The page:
Essential Spring Gardening Tips – Gildshire


As the weather starts to turn for some and planting a garden becomes more than just a dream, it is time to prepare your soil and beds. Preparation is what will make your garden, whether flowers, fruit, or fresh veggies, the most successful. As a few of us still battle winter storms, for those who are ready to start planting, here are some essential spring gardening tips.

Hopefully, you fixed any broken railings and cleared debris last year before the garden season ended, but if not, this is your first step. Replace old boards around raised beds and clear any left over debris from last season or this past winter. Your next step is to prepare the soil. Begin by loosening the soil and then mixing in well seasoned manure or compost to help nutrients mix into the soil. This will hopefully occur a few weeks before you plan to plant. After working over the soil, blanket the bed with a half inch of good compost. If possible, a full inch is even better. Mix in some organic fertilizer to meet the needs of the plants you will soon plant. This can vary based on what you choose to put in your garden.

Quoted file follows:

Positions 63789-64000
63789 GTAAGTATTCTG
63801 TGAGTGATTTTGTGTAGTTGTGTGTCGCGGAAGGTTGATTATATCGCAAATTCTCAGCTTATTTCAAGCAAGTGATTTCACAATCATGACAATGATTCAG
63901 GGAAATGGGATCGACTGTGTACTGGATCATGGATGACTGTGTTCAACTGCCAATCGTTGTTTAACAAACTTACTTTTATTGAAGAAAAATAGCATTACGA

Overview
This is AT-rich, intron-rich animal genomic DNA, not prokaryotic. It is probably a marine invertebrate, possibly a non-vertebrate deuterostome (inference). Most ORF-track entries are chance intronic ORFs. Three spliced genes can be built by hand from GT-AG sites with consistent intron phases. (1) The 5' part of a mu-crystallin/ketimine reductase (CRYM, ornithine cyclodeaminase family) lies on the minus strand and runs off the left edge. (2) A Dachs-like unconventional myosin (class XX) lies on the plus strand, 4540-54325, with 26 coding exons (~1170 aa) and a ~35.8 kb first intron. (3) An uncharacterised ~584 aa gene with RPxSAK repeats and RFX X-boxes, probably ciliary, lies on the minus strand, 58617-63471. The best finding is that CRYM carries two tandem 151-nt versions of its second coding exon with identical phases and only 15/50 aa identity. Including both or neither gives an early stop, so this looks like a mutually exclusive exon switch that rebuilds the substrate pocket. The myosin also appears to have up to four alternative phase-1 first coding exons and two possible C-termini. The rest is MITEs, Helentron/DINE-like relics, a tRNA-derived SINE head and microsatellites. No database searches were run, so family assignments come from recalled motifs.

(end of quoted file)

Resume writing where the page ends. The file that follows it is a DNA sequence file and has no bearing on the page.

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Essential Spring Gardening Tips

When you are ready to plant, especially in the spring, choose hardy and semi-hardy vegetables for early spring harvests and then again in late summer for fall harvests. These plants should appear in your local garden centers at the right time. Hardy vegetables tolerate hard frosts for those who want to plant, but have unpredictable weather. The hardiest are kale, spinach, and collards as they can tolerate temperatures in the teens, but broccoli, cabbage, leaks, mustard greens, radish, and turnips are also quite hardy. For those who live in areas that are still having light frosts, vegetables such as beets, carrots, and cauliflower will survive well to about 30 degrees with light frost. Other options are Irish potatoes, Chinese cabbage, and celery.

So enjoy those warm days, if you are lucky enough to have them, and get out and spend a bit of time in the dirt. Your garden will thank you with a luscious garden later in the year.

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